• Demonstrate that a minimum of 51% of your gross receipts are from food sales.

Before issuing a state liquor license to you, the Alcoholic Beverage Commission (ABC) requires that you obtain any other necessary zoning permits that your local municipality may require. These zoning permits are most often called Conditional Use Permits (CUP), and although the CUP process may occur concurrently with the state process, it is different from a liquor license.

A CUP allows alcohol to be served on the property itself and may remain for use by a future business if ownership changes. Conversely, a liquor license is issued to you as the current owner of the business occupying the space.

Once you have your liquor license, you may be able to bring it with you if you choose to relocate your restaurant. However, you will still likely need to obtain a new CUP. Both local municipalities and the ABC closely monitor the number of restaurants serving alcohol to avoid:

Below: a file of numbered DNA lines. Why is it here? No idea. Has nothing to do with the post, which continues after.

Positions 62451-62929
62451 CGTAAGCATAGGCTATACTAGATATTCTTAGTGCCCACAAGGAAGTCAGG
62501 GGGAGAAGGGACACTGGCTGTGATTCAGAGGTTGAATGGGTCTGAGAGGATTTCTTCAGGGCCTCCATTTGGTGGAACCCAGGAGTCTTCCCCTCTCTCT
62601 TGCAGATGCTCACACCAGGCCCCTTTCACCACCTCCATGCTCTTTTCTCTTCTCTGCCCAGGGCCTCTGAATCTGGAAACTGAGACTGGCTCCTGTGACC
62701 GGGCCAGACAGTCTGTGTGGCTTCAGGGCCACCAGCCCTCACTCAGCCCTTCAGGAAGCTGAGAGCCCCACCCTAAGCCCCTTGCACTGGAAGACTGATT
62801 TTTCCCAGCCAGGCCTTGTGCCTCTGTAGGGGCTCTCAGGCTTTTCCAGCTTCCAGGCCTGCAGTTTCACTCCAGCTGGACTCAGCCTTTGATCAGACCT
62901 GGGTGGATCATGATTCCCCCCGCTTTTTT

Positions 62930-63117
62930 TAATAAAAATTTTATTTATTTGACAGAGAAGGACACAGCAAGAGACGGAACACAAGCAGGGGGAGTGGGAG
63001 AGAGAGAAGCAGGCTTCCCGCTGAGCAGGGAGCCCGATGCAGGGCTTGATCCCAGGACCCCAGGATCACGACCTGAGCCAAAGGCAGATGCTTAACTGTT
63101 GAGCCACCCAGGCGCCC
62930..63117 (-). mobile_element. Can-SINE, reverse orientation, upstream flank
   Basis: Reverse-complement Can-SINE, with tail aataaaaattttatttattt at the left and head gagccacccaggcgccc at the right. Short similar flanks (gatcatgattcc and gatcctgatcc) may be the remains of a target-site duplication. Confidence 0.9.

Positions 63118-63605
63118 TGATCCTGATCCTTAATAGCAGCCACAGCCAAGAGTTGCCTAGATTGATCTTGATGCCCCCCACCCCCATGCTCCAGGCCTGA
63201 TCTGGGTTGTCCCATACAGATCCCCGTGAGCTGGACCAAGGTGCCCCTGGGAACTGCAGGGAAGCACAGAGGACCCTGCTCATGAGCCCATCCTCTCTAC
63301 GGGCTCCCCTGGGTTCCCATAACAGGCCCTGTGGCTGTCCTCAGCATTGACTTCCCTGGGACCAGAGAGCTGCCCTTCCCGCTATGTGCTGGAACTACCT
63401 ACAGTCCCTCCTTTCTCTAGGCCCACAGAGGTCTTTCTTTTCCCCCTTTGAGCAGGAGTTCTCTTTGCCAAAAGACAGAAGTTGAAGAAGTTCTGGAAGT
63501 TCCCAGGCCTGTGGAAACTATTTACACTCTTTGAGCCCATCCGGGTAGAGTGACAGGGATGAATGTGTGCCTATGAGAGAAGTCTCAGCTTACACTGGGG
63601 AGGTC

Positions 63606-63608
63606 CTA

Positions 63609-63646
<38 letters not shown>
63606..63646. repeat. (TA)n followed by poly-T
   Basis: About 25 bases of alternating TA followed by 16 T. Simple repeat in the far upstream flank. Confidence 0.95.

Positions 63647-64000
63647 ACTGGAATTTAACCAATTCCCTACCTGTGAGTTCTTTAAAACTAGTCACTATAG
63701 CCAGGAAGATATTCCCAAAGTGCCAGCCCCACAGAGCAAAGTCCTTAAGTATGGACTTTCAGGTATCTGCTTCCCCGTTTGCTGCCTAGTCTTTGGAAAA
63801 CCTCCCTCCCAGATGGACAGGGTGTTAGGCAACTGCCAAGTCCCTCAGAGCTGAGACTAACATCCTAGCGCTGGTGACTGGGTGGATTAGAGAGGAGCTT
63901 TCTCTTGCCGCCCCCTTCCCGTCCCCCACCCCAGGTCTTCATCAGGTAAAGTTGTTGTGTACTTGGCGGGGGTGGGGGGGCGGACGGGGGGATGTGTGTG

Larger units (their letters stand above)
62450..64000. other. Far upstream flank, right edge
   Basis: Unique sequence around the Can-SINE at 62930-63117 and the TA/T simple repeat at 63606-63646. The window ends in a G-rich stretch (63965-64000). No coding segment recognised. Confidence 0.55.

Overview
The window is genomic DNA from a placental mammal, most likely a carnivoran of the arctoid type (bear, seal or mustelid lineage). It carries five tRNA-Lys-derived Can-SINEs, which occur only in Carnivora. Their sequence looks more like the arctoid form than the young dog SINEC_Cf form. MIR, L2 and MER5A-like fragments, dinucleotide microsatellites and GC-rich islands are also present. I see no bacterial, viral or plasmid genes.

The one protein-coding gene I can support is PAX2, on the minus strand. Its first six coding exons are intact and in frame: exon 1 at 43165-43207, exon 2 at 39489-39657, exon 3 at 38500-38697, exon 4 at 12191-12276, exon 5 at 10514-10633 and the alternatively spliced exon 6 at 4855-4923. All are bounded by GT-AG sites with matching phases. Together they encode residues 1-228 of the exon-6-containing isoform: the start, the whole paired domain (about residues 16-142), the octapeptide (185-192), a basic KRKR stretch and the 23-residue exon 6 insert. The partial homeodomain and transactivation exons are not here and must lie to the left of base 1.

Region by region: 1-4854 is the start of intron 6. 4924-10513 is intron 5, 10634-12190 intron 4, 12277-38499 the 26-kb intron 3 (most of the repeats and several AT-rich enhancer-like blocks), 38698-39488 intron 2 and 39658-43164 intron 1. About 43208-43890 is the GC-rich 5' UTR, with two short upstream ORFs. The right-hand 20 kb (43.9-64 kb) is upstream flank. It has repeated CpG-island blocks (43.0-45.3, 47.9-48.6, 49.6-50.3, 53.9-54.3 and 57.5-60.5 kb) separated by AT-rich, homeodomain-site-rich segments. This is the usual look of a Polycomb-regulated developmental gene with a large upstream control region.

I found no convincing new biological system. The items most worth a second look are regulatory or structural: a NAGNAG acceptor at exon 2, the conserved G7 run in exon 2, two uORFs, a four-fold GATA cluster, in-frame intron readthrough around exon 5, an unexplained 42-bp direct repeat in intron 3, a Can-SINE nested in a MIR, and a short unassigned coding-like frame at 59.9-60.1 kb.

• Overconcentration: A ratio of existing licenses to the population at the county level.
  • High crime areas: “High crime” exists if the crime rate exceeds the municipality’s average by 20 percent.

If either of these cases exists at your franchise location, you may need to obtain a finding of “public convenience and necessity” (PCN), which may include an additional public hearing. By state law, if the local municipality does not grant a PCN, then the ABC cannot approve your license application.

 

Expediting Your Permitting

It can take between three and twelve months to obtain zoning approval. The time to get approval from the ABC can also vary but not as much. You can expedite the process, but this can double your application fee in the City of Los Angeles.

 

Your Budget

Submittal fees for a CUP in the City of Los Angeles are approximately $8,000 for standard review and $14,500 for expedited review.

For your state license, submittal fees are approximately $650 for a Type 41 license and approximately $12,000 for a Type 47 license.

If a new license is unavailable, you may be able to purchase an existing license, which could cost about $30,000 to $50,000.

 

Want to Learn More About Restaurant Permitting in LA?

Visit our Complete Guide to Los Angeles Restaurant Building Permits for everything you need to know to get your restaurant reviewed and approved quickly.